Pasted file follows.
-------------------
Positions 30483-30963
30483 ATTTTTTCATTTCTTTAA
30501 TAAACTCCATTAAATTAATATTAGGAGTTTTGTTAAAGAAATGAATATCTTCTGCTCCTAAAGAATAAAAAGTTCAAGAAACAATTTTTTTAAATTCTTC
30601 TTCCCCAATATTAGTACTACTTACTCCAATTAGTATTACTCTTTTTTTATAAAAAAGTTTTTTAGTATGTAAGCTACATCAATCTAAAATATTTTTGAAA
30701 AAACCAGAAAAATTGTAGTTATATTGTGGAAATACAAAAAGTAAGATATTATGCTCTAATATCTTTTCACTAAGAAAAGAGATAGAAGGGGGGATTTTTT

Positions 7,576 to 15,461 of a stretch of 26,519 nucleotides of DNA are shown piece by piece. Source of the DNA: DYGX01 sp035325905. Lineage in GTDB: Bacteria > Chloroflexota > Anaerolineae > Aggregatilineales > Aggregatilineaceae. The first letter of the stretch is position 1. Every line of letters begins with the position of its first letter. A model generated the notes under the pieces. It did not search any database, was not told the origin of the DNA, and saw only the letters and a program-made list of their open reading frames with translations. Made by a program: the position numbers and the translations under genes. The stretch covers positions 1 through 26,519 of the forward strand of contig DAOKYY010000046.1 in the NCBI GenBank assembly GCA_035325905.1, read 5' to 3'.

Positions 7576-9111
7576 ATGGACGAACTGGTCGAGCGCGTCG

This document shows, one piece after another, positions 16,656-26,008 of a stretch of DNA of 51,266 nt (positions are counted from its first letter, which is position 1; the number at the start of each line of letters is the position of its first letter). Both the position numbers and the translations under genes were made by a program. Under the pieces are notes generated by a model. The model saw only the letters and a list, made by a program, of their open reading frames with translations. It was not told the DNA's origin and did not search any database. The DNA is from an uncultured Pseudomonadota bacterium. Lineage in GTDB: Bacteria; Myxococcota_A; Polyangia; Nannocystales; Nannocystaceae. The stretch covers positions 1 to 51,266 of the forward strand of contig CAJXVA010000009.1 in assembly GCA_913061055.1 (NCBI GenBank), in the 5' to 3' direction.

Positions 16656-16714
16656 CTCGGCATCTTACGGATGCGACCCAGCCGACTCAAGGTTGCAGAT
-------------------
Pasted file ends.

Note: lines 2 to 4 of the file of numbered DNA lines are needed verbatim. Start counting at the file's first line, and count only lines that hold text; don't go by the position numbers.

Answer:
30483 ATTTTTTCATTTCTTTAA
30501 TAAACTCCATTAAATTAATATTAGGAGTTTTGTTAAAGAAATGAATATCTTCTGCTCCTAAAGAATAAAAAGTTCAAGAAACAATTTTTTTAAATTCTTC
30601 TTCCCCAATATTAGTACTACTTACTCCAATTAGTATTACTCTTTTTTTATAAAAAAGTTTTTTAGTATGTAAGCTACATCAATCTAAAATATTTTTGAAA